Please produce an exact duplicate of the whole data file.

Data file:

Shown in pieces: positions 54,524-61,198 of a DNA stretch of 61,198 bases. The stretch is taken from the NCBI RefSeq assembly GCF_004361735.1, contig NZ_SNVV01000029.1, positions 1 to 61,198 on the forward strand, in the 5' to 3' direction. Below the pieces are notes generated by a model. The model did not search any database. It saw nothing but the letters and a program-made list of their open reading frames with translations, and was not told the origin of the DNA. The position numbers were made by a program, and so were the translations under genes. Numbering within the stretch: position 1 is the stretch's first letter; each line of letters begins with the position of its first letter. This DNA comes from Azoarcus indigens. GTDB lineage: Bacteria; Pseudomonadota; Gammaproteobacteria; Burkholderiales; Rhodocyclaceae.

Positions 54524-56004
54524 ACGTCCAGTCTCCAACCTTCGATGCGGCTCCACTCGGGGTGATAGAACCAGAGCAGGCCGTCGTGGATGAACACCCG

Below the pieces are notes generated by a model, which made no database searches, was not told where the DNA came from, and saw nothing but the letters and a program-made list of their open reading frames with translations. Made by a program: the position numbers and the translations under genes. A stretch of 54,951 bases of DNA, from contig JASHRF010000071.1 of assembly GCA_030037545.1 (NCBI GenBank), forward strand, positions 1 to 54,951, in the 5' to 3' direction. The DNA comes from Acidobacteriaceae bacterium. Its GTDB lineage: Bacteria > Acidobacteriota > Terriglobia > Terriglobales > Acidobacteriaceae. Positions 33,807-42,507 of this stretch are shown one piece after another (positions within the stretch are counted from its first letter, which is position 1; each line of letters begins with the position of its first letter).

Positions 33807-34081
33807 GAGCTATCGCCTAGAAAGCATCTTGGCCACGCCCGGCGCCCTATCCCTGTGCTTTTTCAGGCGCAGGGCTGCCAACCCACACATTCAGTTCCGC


Shown in pieces: positions 54,524-61,198 of a DNA stretch of 61,198 bases. The stretch is taken from the NCBI RefSeq assembly GCF_004361735.1, contig NZ_SNVV01000029.1, positions 1 to 61,198 on the forward strand, in the 5' to 3' direction. Below the pieces are notes generated by a model. The model did not search any database. It saw nothing but the letters and a program-made list of their open reading frames with translations, and was not told the origin of the DNA. The position numbers were made by a program, and so were the translations under genes. Numbering within the stretch: position 1 is the stretch's first letter; each line of letters begins with the position of its first letter. This DNA comes from Azoarcus indigens. GTDB lineage: Bacteria; Pseudomonadota; Gammaproteobacteria; Burkholderiales; Rhodocyclaceae.

Positions 54524-56004
54524 ACGTCCAGTCTCCAACCTTCGATGCGGCTCCACTCGGGGTGATAGAACCAGAGCAGGCCGTCGTGGATGAACACCCG

Below the pieces are notes generated by a model, which made no database searches, was not told where the DNA came from, and saw nothing but the letters and a program-made list of their open reading frames with translations. Made by a program: the position numbers and the translations under genes. A stretch of 54,951 bases of DNA, from contig JASHRF010000071.1 of assembly GCA_030037545.1 (NCBI GenBank), forward strand, positions 1 to 54,951, in the 5' to 3' direction. The DNA comes from Acidobacteriaceae bacterium. Its GTDB lineage: Bacteria > Acidobacteriota > Terriglobia > Terriglobales > Acidobacteriaceae. Positions 33,807-42,507 of this stretch are shown one piece after another (positions within the stretch are counted from its first letter, which is position 1; each line of letters begins with the position of its first letter).

Positions 33807-34081
33807 GAGCTATCGCCTAGAAAGCATCTTGGCCACGCCCGGCGCCCTATCCCTGTGCTTTTTCAGGCGCAGGGCTGCCAACCCACACATTCAGTTCCGC